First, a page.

By Carl HoweToday's Wall Street Journal says that the last weekend of the holiday shopping season was lackluster. Bloomberg, on the other hand, claims that US sales were strong in the final holiday weekend. So who's right?
The real question is what companies are measuring and what their benchmarks are. The Wall Street Journal article is looking at a 6.6% rise over last year, which is lower than last year's 8.7% rise according to Mastercard International. The Bloomberg article, on the other hand, is looking at the data from the National Retail Federation, which is predicting a 5% gain this holiday season, which, despite the headline, would still be the lowest gain since 2002. So no matter which way you slice it, this was no gangbuster holiday season for retailers. But the jury is out about whether it was mediocre or downright slow.
Blackfriars' data leans more toward a lower value of the NRF number than either of these predictions: 3% growth over last year because of early and sustained discounting by the likes of Wal-Mart. And while our fourth quarter survey indicates that holiday marketing budgets are higher than they were last year, our data also suggests that actual marketing spending will likely be lower. And if companies spend less on marketing their products, they will sell less, pure and simple.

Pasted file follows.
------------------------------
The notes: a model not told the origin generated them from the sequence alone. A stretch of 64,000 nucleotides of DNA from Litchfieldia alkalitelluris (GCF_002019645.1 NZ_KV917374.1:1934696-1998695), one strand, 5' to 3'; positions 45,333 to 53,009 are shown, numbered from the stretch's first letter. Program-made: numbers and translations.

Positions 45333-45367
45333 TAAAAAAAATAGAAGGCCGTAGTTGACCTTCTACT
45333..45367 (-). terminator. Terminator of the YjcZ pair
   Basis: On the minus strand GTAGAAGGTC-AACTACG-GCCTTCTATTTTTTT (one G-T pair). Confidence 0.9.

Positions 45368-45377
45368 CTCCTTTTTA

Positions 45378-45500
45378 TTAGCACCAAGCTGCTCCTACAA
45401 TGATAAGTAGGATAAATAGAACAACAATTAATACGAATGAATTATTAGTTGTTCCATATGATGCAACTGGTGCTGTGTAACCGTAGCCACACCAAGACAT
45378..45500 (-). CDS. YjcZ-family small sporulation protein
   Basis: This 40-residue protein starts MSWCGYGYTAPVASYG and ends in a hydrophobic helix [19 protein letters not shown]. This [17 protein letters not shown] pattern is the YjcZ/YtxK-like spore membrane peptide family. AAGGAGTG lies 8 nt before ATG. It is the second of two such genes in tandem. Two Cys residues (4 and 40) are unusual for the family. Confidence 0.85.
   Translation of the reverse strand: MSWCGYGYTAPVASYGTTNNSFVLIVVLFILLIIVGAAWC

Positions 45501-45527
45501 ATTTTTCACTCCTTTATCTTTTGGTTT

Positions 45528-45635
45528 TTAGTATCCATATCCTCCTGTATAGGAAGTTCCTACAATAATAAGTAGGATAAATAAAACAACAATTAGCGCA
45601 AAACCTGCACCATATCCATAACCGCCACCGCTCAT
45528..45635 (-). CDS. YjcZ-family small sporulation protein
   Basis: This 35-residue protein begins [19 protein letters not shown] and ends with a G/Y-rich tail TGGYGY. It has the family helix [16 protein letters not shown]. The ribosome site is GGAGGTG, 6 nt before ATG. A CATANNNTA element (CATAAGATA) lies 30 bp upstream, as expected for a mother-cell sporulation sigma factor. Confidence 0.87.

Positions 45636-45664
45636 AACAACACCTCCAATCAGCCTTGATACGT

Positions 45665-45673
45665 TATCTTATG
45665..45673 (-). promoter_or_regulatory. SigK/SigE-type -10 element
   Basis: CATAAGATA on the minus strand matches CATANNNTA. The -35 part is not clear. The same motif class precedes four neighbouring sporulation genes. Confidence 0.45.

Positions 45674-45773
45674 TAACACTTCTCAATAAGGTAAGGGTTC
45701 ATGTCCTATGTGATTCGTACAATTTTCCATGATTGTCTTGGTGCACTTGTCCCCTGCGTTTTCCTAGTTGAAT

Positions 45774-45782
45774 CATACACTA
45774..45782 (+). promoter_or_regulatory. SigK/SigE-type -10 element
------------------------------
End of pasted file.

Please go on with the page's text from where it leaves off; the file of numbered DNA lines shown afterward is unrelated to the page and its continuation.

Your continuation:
We'll have more data about the outlook for Q4 and 2007 marketing in our December marketing report, Marketing 2006: A Make Or Break Fourth Quarter (pre-order now to get $100 off the publication price). Meanwhile, we'll be watching the post-holiday sales numbers closely to see how aggressive retailers become this week. But at this point, our bets are that the visitation this holiday season had more to do with the Grinch than Santa Claus.